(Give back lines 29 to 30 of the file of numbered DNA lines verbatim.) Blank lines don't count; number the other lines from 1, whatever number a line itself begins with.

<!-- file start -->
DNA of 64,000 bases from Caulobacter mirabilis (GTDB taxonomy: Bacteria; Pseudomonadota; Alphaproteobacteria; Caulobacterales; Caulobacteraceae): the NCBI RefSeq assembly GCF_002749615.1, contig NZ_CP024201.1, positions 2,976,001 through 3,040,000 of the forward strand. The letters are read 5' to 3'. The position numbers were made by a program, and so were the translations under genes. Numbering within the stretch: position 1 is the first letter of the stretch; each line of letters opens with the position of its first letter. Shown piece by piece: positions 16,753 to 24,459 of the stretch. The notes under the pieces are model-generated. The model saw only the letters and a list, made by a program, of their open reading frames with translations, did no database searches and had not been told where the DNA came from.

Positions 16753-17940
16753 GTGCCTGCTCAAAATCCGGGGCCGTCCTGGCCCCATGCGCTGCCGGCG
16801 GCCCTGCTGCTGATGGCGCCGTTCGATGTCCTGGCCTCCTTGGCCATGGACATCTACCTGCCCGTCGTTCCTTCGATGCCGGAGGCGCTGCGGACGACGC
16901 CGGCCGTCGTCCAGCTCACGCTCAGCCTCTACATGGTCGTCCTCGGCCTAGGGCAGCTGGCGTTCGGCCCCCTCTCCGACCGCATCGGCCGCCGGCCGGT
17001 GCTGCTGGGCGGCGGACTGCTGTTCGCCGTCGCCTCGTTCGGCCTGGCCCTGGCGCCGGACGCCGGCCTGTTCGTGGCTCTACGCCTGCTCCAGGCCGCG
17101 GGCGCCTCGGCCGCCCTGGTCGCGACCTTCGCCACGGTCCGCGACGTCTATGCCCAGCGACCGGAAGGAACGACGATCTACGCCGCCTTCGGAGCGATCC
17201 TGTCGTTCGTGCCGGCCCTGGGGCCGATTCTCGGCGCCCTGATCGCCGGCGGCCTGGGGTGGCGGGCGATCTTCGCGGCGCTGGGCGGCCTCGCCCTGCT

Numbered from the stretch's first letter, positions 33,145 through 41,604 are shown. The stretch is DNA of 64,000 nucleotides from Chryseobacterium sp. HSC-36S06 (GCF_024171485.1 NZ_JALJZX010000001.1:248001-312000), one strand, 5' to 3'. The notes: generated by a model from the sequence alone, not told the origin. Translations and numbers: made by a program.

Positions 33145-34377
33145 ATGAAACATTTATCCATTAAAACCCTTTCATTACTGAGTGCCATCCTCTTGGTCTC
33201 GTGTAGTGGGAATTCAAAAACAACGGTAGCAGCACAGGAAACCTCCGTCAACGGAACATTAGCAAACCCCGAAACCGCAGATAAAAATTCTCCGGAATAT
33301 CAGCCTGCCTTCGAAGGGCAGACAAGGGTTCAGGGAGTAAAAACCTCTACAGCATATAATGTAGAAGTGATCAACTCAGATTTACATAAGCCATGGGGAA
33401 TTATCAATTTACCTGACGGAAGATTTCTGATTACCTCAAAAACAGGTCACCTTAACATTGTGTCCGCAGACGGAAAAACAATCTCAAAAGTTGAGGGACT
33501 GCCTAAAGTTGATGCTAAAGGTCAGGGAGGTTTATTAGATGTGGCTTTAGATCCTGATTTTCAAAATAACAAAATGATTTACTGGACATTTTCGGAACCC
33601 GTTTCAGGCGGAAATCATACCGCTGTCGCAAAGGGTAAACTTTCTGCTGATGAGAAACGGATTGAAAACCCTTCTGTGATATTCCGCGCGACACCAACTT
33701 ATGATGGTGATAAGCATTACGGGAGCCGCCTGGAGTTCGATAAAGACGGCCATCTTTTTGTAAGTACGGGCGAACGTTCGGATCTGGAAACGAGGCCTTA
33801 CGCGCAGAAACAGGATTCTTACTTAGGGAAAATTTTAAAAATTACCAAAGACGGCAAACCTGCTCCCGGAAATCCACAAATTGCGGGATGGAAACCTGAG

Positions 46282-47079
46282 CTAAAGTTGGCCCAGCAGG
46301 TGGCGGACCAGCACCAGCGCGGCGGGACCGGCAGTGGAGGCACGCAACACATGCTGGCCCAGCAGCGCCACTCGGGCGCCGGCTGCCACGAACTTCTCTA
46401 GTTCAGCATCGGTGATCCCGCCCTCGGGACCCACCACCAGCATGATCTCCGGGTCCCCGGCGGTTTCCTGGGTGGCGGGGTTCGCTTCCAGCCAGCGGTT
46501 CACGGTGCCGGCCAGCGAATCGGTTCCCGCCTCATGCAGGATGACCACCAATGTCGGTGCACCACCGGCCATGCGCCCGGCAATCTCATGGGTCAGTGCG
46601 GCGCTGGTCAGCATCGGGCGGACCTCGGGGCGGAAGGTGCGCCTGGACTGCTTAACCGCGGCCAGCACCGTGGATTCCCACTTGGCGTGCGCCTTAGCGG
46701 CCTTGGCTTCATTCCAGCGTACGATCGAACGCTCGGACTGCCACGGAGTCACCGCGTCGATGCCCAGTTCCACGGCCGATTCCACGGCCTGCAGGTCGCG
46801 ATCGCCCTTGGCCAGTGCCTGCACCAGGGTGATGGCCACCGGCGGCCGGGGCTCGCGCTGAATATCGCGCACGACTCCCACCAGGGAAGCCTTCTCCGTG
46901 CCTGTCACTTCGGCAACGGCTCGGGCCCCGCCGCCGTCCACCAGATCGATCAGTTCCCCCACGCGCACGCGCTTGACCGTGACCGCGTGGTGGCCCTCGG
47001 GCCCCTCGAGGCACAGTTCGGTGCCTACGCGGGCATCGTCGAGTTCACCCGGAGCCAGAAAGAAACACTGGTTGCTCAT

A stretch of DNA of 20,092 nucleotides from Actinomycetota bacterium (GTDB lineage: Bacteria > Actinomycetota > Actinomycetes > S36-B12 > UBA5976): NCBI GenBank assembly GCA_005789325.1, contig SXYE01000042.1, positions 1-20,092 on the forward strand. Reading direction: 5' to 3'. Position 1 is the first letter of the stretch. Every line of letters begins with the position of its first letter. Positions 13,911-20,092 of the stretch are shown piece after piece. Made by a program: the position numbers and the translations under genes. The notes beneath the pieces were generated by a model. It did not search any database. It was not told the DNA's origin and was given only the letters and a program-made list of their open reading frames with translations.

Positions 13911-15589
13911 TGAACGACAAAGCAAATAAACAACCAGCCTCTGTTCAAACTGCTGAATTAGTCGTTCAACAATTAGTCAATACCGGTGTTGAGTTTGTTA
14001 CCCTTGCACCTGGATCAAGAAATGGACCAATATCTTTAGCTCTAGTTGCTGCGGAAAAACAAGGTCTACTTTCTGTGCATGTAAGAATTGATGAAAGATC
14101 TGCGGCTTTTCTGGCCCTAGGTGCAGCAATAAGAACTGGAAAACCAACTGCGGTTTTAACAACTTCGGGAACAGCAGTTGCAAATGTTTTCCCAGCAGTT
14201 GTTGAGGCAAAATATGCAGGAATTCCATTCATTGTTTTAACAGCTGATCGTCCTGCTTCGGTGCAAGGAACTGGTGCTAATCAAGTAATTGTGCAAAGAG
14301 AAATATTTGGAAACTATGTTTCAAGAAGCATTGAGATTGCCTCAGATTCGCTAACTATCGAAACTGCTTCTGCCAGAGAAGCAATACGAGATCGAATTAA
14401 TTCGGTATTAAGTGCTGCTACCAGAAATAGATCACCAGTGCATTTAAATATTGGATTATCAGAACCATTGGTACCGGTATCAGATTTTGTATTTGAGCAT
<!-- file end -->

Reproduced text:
A stretch of DNA of 20,092 nucleotides from Actinomycetota bacterium (GTDB lineage: Bacteria > Actinomycetota > Actinomycetes > S36-B12 > UBA5976): NCBI GenBank assembly GCA_005789325.1, contig SXYE01000042.1, positions 1-20,092 on the forward strand. Reading direction: 5' to 3'. Position 1 is the first letter of the stretch. Every line of letters begins with the position of its first letter. Positions 13,911-20,092 of the stretch are shown piece after piece. Made by a program: the position numbers and the translations under genes. The notes beneath the pieces were generated by a model. It did not search any database. It was not told the DNA's origin and was given only the letters and a program-made list of their open reading frames with translations.

Positions 13911-15589